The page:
Monthly Archives: December 2011

New Year’s Eve cocktail: a Goodnight Kiss

Let’s ring in the new year with a bubbly cocktail, shall we? I love the Goodnight Kiss recipe from Drinks Mixer, except I make it with Prosecco, Italy’s more affordable answer to Champagne. Besides, the cocktail calls for a splash of Campari — an Italian bitter liqueur — so it seems another reason to use Prosecco. The best part of this drink is the sugar cube, though. Not only does it add a sweet kiss to the otherwise dry and slightly bitter sparkling sipper, it doubles as a garnish. Happy New Year!


Go easy on the bitters or this kiss will leave you with an unpleasant pucker.


Goodnight Kiss

4 oz Prosecco

Splash Campari

1 sugar cube

1 drop Angostura bitters

Place a drop of Angostura bitters on a sugar cube and drop into a champagne flute. Add Prosecco and a splash of Campari.

— Recipe adapted from Drinks Mixer

Piggy bank availability could solve the debt crisis

Bennett recently broke Avery’s big piggy bank, a pre-Christmas catastrophe that provoked tears, wailing on her baby brother, and last-minute pleas for Santa to bring her a new one. Since Santa didn’t deliver, Blake went to Walmart looking for one today. No luck. 

Maybe if Walmart sold piggy banks there'd be no debt crisis.

“They were sold out of piggy banks?” I asked, rather incredulous this simple money-saving device could cause a run at Christmas. “I don’t think they carry them,” Blake answered. “Well, maybe they should. It could solve the debt crisis,” I said, to which Blake countered: “You know, Walmart wants you to spend your money on plastic crap, not save it for a rainy day.” How true. It must be a conspiracy amongst retailers: remove piggy banks from circulation so another generation can grow up without any money sense.
We are trying to instill basic economic principles into our daughter, like how you need money to buy things like food and clothes and books and toys. After reading several stories about kids and money we started giving Avery an allowance. Problem is, she wants to spend it as soon as she gets it. She wants things like plastic animals, knock-off mermaid “Barbies” or jewelry from Dollarama — ugly cheap stuff that either breaks promptly or will give her lead poisoning if she puts it in her mouth. Now that her money rests in plain view, without a piggy home, it constantly tempts her to spend it. But, as another article counsels, parents are supposed to let their kids practice spending their money on whatever they want, so they can (hopefully) learn that cheap toys from Dollarama are not good value.
This explains how Avery came home with a set of kids’ makeup from the farmers’ market last week. It’s tacky and totally inappropriate for Grade 1. I won’t allow her to leave the house in it, lest she be mistaken for a child prostitute.
So I guess it’s not just Greece. Our six-year-old is having her own mini debt crisis. That’s the real reason she cried when Bennett broke her piggy bank — it revealed she was out of toonies, loonies, quarters, dimes and nickels. But not pennies. She’s donating those to charity.

Mommy w(h)ining: Is drinking while parenting OK?

In a recent story in the Washington Post, writer Janice D’Arcy asks if drinking while parenting is a good time or a problem. It’s an interesting question to ask, especially in light of recent books such as The Three-Martini Playdate by Christie Mellor and Naptime is the New Happy Hour by Stefanie Wilder Taylor, which imply that rearing children is such a buzz-kill, it’s easier (and more fun) to parent while buzzed. Incidentally, Wilder Taylor has now admitted publicly to an alcohol addiction, which was the basis for the story in the Washington Post. The message seems to be: if motherhood is driving you to drink, well, maybe you shouldn’t.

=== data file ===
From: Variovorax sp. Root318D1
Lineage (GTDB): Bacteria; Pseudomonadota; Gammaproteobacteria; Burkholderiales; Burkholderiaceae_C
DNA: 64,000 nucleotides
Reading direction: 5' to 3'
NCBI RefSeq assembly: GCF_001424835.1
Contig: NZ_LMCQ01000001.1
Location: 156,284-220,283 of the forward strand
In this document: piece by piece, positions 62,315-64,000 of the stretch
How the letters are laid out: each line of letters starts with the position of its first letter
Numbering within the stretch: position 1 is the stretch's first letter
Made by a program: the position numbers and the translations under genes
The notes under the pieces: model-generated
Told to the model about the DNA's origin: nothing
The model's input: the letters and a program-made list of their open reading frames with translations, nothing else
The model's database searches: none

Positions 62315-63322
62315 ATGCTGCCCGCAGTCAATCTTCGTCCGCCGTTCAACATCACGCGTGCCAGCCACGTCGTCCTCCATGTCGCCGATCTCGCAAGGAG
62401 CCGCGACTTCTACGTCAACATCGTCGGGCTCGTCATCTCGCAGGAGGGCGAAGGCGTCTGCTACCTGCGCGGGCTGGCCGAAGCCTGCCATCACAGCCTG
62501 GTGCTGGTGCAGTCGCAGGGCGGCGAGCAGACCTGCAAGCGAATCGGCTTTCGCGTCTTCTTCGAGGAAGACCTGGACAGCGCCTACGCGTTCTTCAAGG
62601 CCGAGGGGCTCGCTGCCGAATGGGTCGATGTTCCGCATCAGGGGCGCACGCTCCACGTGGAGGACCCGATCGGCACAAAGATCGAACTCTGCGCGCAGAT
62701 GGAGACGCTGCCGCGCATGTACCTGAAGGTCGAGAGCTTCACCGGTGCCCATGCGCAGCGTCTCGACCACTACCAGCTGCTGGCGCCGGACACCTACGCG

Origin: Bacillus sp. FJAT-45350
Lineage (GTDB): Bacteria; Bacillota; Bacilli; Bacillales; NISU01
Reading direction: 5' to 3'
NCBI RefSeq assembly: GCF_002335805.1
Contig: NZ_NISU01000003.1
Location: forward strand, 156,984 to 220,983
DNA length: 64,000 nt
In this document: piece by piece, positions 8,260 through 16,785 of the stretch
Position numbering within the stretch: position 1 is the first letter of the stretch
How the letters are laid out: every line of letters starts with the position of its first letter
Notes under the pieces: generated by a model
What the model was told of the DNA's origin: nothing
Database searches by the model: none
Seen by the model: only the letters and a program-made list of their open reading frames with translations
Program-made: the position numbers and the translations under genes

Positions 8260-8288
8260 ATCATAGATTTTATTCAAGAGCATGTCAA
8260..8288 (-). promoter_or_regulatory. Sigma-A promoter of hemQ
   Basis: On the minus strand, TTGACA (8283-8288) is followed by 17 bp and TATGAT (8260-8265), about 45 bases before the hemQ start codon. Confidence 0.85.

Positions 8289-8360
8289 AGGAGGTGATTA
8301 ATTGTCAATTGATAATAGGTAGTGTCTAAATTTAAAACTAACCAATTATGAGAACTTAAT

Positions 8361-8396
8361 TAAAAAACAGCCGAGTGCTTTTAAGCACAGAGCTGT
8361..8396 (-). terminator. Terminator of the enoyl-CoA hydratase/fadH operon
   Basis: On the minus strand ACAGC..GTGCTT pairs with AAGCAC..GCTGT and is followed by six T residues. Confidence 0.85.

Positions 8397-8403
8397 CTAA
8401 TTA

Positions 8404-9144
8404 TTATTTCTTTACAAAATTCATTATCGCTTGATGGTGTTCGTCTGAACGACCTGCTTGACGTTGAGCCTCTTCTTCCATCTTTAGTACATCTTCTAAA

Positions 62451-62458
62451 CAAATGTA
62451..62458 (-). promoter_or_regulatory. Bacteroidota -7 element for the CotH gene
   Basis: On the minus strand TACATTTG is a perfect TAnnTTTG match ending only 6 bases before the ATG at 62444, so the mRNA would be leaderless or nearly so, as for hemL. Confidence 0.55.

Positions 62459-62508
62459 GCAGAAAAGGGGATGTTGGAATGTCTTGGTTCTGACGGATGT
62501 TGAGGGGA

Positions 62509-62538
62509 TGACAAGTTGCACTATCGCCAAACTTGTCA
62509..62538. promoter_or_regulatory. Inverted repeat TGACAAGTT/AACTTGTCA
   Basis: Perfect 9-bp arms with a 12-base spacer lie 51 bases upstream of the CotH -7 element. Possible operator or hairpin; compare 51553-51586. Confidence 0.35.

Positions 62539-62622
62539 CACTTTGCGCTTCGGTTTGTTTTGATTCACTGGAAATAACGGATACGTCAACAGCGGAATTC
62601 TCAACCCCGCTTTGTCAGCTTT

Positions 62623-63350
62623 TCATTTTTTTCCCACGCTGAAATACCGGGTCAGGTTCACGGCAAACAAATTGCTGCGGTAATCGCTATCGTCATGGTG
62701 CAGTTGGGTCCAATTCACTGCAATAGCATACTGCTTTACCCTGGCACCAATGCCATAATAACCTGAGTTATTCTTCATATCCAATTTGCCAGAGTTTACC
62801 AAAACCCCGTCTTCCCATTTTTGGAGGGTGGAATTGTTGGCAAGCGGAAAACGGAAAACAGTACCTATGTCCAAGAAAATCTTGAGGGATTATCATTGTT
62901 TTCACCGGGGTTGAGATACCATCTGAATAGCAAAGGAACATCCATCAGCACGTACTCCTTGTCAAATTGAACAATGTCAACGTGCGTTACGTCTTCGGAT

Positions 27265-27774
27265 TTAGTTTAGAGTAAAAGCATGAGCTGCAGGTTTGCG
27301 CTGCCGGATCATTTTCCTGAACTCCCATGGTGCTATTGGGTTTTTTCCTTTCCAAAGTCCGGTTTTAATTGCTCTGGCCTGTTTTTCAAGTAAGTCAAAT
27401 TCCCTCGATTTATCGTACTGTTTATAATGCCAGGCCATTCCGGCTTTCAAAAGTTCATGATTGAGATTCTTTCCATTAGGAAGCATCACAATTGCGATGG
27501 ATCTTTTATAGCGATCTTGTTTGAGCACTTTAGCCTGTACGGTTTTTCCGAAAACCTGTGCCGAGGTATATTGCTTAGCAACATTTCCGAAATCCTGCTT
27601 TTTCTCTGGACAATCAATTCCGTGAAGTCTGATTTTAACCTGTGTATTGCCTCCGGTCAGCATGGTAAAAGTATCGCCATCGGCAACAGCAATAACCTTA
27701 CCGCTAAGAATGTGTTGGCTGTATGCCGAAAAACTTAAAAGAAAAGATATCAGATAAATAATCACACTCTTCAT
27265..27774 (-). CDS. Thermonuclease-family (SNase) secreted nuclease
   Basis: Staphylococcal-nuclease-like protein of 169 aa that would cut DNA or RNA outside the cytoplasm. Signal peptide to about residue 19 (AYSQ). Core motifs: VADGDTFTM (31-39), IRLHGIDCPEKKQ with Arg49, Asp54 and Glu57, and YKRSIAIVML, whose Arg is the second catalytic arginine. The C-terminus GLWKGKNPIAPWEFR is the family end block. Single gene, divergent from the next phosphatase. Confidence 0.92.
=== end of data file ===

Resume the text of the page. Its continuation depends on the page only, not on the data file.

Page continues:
Author Christie Mellor has fun -- and a cocktail -- while parenting.


While I’m the first to admit that I like a good cocktail, especially a Perfect Margarita, I also usually consume just one. When the kids were younger (read: needier, more taxing) there were times we mommies would get together and have a couple glasses of wine while we bemoaned our new lives of diapers, night wakings and dislike for playing Sir Topham Hatt (of Thomas the Tank Engine fame) with our toddlers ad nauseam. I’m sure for most of us the need for group w(h)ining has waned as the children have gotten older (read: are potty trained, sleeping through the night and attending school full days). (Note: we never hit the bottle alone in the closet, a la Sue Ellen of Dallas — that seems to be some kind of line you really don’t want to cross.)

Surely, not every mommy who develops a fondness for Shiraz when the children are young turns into a raging alcoholic. And yet, as with so many motherhood issues, it’s a subject that draws an all-or-nothing debate, with people advocating abstention lest you dive headfirst into another bottle to self-medicate. It leaves us cocktail-friendly moms wondering: whatever happened to moderation?

In the January issue of Today’s Parent in a story called Confessions of a Merlot-loving mom, writer Lisa van de Geyn argues for just that. Relax, mommies, she writes. It’s OK to indulge from time to time, or even to have one drink a day.

So with New Year’s Eve approaching — and the prospect of two more weeks of non-stop parenting while the children are out of school — let go of any guilt you may have about drinking on the  parenting job. As long as you don’t overdo it regularly, don’t stress about it. Moms already have enough things to angst over on a daily basis; it’s no use beating ourselves up over the occasional journey to Margaritaville. Hiccup!